19 September 2012

Juji-tsunagi sashiko sampler

Completed sampler.

I recently completed an Olympus-brand sashiko sampler in the traditional pattern called juji-tsunagi, which literally translated means "filled with groups of ten." The Japanese character for the number ten looks very much like the Western alphabet lowercase "t".  By stitching a field of linked "t" symbols this pattern invokes prosperity - may your fortune increase tenfold.

I chose to stitch the sampler, ordered online from my wonderful supplier, Miho, in two colors, Olympus # 10, a denim blue, and Olympus #5, a mustard yellow, which is one of my favorite colors in their range. This is going to be a teaching sampler, and the two colors will clarify the exact stitching sequence, which is very straightforward anyway in this pattern.  I also just like the combination of blue, yellow and white.

Blue stitching complete, braided skein.

When I've taught sashiko before, the biggest challenge seems to be with beginning and ending a line of stitching using the backstitch approach. So the stitching in this sampler, which is a teaching demo, starts and stops with just simple knots. To end the stitching I used a "needle knot;" my recent attempts at shibori dyeing have improved my skill in this detail, which is similar to making a French knot in embroidery.

To form end knot, loop thread around needle.

Tighten loop.

Using fingernail, hold loop at fabric surface, pulling thread through.

Knot complete.

Completed sampler, right side (left) and reverse.

16 September 2012

Funny Face Productions

Lawrence of Arabia, before.

A long time ago, by approaching the manager of the now-closed AMC Harvard Square cinema and asking nicely, I acquired an actual movie poster - a re-release poster of the film Lawrence of Arabia. I don't know what this says about me as a person, but this movie, with its cast of thousands, not to mention thousands of camels, deployed in beautifully choreographed and filmed battle scenes, is one of my favorites. It's astonishing that Peter O'Toole did not win the Oscar that year, although Gregory Peck was no slouch in To Kill a Mockingbird.

I framed my poster and displayed it proudly, but, unfortunately, it was water-damaged when stored in my in-law's home (see image above).  So, the poster went into the back of a closet for years.

A closet clean-out  forced some action - either fix the poster or discard. Could this poster be saved? A little research revealed that a very well-regarded poster restorer works about an hour away from my suburban Boston home, in Haydenville, Massachusetts.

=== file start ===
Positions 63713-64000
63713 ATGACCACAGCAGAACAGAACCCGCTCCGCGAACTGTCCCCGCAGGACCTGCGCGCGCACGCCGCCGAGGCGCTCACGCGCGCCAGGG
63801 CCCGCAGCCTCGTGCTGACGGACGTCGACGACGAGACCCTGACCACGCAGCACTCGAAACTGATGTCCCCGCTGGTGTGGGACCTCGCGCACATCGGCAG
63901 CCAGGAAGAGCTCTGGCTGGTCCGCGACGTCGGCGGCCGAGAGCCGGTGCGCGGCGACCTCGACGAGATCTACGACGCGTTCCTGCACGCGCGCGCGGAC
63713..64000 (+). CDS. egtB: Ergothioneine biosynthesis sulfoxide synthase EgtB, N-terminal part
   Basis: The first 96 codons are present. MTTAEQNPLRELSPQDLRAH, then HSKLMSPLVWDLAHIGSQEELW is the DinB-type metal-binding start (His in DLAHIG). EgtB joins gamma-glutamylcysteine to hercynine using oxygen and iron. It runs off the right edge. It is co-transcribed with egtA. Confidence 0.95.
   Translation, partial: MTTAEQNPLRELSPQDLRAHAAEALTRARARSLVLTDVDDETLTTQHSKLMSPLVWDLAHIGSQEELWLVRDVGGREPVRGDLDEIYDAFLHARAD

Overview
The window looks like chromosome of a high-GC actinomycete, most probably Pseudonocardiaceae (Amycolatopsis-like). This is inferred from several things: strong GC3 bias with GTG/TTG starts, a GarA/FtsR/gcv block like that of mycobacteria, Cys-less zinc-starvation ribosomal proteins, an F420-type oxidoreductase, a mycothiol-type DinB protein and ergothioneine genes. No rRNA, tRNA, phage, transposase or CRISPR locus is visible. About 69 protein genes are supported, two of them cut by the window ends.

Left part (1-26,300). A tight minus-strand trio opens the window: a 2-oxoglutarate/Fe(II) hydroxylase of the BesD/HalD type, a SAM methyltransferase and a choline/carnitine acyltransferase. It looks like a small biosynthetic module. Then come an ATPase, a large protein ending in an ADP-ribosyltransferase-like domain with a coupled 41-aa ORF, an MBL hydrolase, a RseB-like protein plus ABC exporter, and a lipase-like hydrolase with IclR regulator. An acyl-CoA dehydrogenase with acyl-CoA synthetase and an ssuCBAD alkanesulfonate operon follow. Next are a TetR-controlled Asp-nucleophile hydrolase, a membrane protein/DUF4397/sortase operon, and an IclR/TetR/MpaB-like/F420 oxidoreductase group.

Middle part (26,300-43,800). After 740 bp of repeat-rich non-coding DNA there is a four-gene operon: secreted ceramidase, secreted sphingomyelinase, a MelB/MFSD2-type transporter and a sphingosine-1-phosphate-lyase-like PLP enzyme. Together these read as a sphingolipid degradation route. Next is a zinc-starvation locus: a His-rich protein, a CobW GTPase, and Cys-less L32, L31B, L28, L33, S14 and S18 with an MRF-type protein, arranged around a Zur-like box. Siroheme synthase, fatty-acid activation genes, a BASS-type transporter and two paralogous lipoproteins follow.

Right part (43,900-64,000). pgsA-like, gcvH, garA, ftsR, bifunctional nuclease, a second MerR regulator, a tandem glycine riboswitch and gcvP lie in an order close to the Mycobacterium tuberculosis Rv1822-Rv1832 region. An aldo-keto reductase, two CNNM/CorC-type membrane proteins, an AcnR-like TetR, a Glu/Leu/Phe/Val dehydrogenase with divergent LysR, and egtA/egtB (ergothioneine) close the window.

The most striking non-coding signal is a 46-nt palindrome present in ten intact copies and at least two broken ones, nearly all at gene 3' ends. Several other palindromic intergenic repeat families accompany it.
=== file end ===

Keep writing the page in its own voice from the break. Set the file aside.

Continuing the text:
Lawrence, after having work done.

Ted  Eiseman, doing business as Funny Face Productions, worked wonders on the poster (see image above.) For less than $100, he gave the poster a linen backing and touched up the worst of the damage, so my once warped poster is now ready to re-frame. For a price, Ted is capable of completely restoring almost any damage to a poster, but he worked within my budget to meet my goals, and I am grateful for his flexibility.

Movie poster now has linen backing.

My poster is an odd size - 26 1/4" wide by 20" tall. Movie posters come in a number of standard sizes, and the nearest standard size to my poster is called a "half sheet" and measures 22" x 28". Perhaps, in my youthful ignorance,  I trimmed my poster to fit a standard art poster frame, although the original lithograph registration marks remain in the lower corners.

Ted graciously allowed me to photograph his studio and posters in various stages of restoration. 
Poster awaiting treatment.
Tools of the trade; paste and applicator, lower right.
Treatment tray.
In progress.
8-sheet Carter the Magician poster.
Restored and mounted posters.

After dropping off the poster, we drove into nearby Northampton for lunch at a Moroccan restaurant, Amanouz Cafe.  While we ate a gaggle - flock, bevy, herd? - of middle-aged, incredibly fit-looking cyclists entered the restaurant, all in matching red-and-white knit shirts, piling their helmets, saddlebags and water bottles on a table. Well, we certainly enjoyed our vegetarian couscous and hope they did too.

A unique city hall - Game of Thrones, anyone?
Sights in downtown Northampton.
Amanouz Cafe, with cyclists.

Ted didn't take long to finish work on my Lawrence poster, as well as two others, and we combined poster retrieval with a business meeting in Amherst, home to the flagship campus of the University of Amherst, as well as Amherst College.  I found Amherst delightful, with independents bookstores, and other fun places to shop, including that refuge of waiting wives everywhere, a yarn shop.

Sights of Amherst.
The Creative Needle.

The Creative Needle is located a row of stores, called the Carriage Shops, a short walk from the historic center of town and set back from the main road in a mixed-use building.  Proprietor Elaine, helpful and friendly, maintains a densely-packed Aladdin's Cave of knitting and needlepoint supplies, Of course I bought a skein of yarn for a scarf, with directions for a design Elaine developed herself.

The Blue Marble.